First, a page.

The Open Data Institute was opened by UK Government Ministers, Francis Maude and David Willets today as news emerged of the Institute’s second formal affiliation. The ODI has signed a Memorandum of Understanding (MOU) with the World Bank, following news on Monday that the Omidyar Network will be the Institute’s first investor, bringing with it $750k over two years.
During the event, held at the Institute’s London HQ, Francis Maude praised the work of ODI co-founders, Sir Tim Berners Lee and Prof Nigel Shadbolt and its leadership team. He said:
“Open data serves three objectives. They are all complimentary and overlap. Firstly, for the public to scrutinise what we do, where we spend the money and how we fail. Second, to inform choice in public services. And thirdly, to encourage economic growth by incubating data orientated business. Data is a raw material and it fuels social and economic growth to enrich communities and citizens”.
Dozens of friends and supporters from government, charities and the business and technology communities attended the event. Reflecting on his ambitions for the ODI Nigel Shadbolt said: “Together we are building a new infrastructure that is no longer about fibres and servers but what is at the end of these things. The value in all information”.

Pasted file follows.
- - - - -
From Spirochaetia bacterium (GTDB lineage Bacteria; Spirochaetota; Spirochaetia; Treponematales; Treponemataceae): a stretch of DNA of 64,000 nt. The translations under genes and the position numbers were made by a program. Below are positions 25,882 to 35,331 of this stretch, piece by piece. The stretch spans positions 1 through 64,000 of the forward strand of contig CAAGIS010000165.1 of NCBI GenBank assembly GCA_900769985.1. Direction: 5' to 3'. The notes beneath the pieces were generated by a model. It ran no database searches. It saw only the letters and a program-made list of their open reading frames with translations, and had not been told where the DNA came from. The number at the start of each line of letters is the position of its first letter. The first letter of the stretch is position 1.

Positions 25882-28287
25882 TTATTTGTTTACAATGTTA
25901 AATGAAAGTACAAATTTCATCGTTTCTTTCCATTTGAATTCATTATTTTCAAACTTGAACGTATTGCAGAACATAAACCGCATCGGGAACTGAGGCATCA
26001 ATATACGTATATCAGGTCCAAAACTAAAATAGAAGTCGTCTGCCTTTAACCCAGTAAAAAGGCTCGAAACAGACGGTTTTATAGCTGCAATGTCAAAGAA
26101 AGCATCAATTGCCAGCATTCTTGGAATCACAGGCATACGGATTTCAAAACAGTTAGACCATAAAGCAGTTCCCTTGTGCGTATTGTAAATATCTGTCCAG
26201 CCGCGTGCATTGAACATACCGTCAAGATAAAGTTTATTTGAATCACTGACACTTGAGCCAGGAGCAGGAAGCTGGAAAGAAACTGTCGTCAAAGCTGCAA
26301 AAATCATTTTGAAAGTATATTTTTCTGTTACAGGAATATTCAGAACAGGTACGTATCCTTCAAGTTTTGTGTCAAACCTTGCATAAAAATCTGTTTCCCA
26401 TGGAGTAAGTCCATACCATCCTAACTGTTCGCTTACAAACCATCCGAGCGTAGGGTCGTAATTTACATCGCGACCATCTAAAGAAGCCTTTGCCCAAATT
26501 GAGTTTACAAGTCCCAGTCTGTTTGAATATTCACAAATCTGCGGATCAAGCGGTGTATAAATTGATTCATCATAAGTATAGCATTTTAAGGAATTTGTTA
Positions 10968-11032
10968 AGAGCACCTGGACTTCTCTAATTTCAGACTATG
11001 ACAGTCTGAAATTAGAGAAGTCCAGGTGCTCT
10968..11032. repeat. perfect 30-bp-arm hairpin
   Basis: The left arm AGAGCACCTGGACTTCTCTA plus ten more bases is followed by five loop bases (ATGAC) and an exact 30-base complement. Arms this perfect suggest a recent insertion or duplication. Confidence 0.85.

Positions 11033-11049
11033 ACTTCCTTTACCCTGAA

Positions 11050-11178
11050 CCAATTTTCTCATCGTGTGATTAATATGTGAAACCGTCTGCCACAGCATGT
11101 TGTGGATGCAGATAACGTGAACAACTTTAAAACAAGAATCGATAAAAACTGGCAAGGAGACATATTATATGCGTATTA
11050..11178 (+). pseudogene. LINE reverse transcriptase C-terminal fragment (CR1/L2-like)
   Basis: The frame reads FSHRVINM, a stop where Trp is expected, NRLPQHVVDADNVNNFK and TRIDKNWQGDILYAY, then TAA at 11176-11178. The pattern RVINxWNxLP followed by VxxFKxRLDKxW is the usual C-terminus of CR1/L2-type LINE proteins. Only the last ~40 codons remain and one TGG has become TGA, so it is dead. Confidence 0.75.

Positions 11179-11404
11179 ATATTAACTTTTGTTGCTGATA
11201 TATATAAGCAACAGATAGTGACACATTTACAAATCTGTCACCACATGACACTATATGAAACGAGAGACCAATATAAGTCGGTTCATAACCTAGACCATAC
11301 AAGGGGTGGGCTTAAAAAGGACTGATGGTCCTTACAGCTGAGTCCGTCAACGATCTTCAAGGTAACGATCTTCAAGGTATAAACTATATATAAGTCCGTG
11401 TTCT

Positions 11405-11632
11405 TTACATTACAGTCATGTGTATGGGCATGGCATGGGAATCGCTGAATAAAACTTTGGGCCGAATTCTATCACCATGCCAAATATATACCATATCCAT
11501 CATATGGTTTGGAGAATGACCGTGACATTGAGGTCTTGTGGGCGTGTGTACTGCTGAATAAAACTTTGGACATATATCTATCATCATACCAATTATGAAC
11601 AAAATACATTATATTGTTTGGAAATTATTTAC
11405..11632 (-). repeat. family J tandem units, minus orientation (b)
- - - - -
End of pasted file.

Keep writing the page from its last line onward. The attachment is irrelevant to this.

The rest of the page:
Science and Training
The Technology Strategy Board (TSB) is seed funding the ODI with £2m a year for 5 years. The minister in charge of the TSB, David Willetts said the ODI’s mission to train a new cohort of open data developers through its post-graduate diploma and other courses will be crucial:
“We need cutting edge scientists to write systems for the very large data sets that we have, making them more usable and adding to the flow of data. We need to generate skills to analyse data, this isn’t something you can’t do without education and training”.
The main features of the agreement with the World Bank will be to help collect evidence globally on the benefits of open data and to train senior people who will lead open data initiatives in developing countries. Andrew Stott, Senior Consultant with the World Bank and member of the Cabinet Office Transparency Board said: “I am delighted that the ODI and the World Bank will be working together to deliver first class open data programmes in the developing world”.
Announcing the affiliation with the World Bank, CEO Gavin Starks said: “This agreement is further evidence of the momentum being generated by open data. That organisations like the World Bank and Omidyar Network are stepping forward to work with us demonstrates the emerging open data culture. Organisations should no longer be asking themselves if they should open up their data but how”.
Read Nigel Shadbolt's blog about the ODI official opening